The one I sailed in tended to stern-kick off a trailing sea. On the way down a wave the stern would slide forwards, trying to overtake the bow. In a short sea that meant it was a little uncomfortable to helm, but probably nothing that a good autopilot couldn't cope with. On a big sea I'd worry about it broaching. I think that's due to the aft shape of the boat, very wide and flat.

Don't know anything about the relationship between the 34 and the 36, sorry.

I'm sure there are bigger and better and more seaworthy boats that your friend can get for his hundred grand plus. The Catalina 34 is great for harbour cruising, twilight racing, or having parties with champagne and cocktails on while tied to the mooring, but I wouldn't take one out of the heads. Still, mad dogs and englishmen, they do say that.

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Old 09-13-2007, 02:47 PM   #5
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A friend bought a Catalina 42 on which I sailed occasionally in coastal waters. Before he went very far with it, he had to upgrade things like the factory-installed windlass, alternator, and other systems that he didn't think hefty enough for more than coastal work. I remember him writing from Luperon about water gushing in through the shaft, which had fallen out for the second time--but at least he knew how to fix whatever went wrong. (The shaft issue may have had nothing to do with the make of boat...certainly shaft seals need maintenance and perhaps his hadn't gotten it. I don't know, but his story of having to hold back the flood while he reinserted the shaft was hilarious--after the fact.) This friend was the sort who was only willing to sail 4-5 hours max before dropping the hook and taking refreshment, so he rarely let me sail if we had to go to weather--tacking took too long. Good thing his engine worked.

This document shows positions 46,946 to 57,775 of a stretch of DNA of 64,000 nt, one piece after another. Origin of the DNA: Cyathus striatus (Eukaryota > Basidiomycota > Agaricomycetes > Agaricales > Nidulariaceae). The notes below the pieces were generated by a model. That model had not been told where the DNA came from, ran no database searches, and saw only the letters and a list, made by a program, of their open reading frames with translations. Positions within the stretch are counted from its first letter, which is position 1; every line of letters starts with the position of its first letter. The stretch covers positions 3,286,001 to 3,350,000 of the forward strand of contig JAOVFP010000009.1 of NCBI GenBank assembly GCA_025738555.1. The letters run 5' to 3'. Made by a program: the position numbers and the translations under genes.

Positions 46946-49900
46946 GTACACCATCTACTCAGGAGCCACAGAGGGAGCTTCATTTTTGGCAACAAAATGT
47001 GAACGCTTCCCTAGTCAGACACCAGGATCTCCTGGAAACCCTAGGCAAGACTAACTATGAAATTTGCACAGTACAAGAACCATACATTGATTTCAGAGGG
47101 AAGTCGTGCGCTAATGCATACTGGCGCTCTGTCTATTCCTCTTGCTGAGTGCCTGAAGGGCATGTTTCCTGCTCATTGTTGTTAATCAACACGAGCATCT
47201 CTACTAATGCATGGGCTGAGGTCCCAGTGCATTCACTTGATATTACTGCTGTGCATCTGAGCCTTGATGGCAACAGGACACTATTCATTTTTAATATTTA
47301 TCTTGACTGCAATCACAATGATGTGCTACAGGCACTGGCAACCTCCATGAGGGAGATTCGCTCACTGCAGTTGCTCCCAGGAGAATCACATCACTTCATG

Now that I have had more experience with blue water boats, I think if I were your friend I'd hold off until I could find a good S&S design built for ocean crossing--if that's what he wants. There certainly are other fine ocean-capable boats out there. Here in SF Bay, there's a lovely Hans Christian 38 that's already equipped with windvane and other goodies selling for $100,000. Of course, the HC isn't going to go to weather as well as the S&S or the Catalina, and it has a lot of teak, but it's a very pretty boat!
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Old 09-14-2007, 05:16 PM   #6
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Hi David

I would agree with the rest of the folks that you should probably look for a bit more robust vessel for offshore travels. My sister has a Cat34 and they are headed to Ecuador from California this fall. I have done a fair bit of work on it and it really is designed for coastal cruising. My sis and her husband have a circumnavigation already in an old woody so the expertise factor is very high. This trip they are making is almost all coastal except for a few days passage on the final jump to Ecuador. My brother had a Cat27 many years ago that I raced coastal races on

A friend Patrick Childress sailed a Cat27 around the world. I met him in Samoa in the lat 70's. So it can be done.

I think the Catalina line is all from the same design board except for the Cat38 and if my memory serves me is from SS.

Depending on where you are headed but if offshore passages are in the plans I would think you could find a better offshore capable vessel for the money.

Good Luck

Chuck

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www.jacarandajourney.com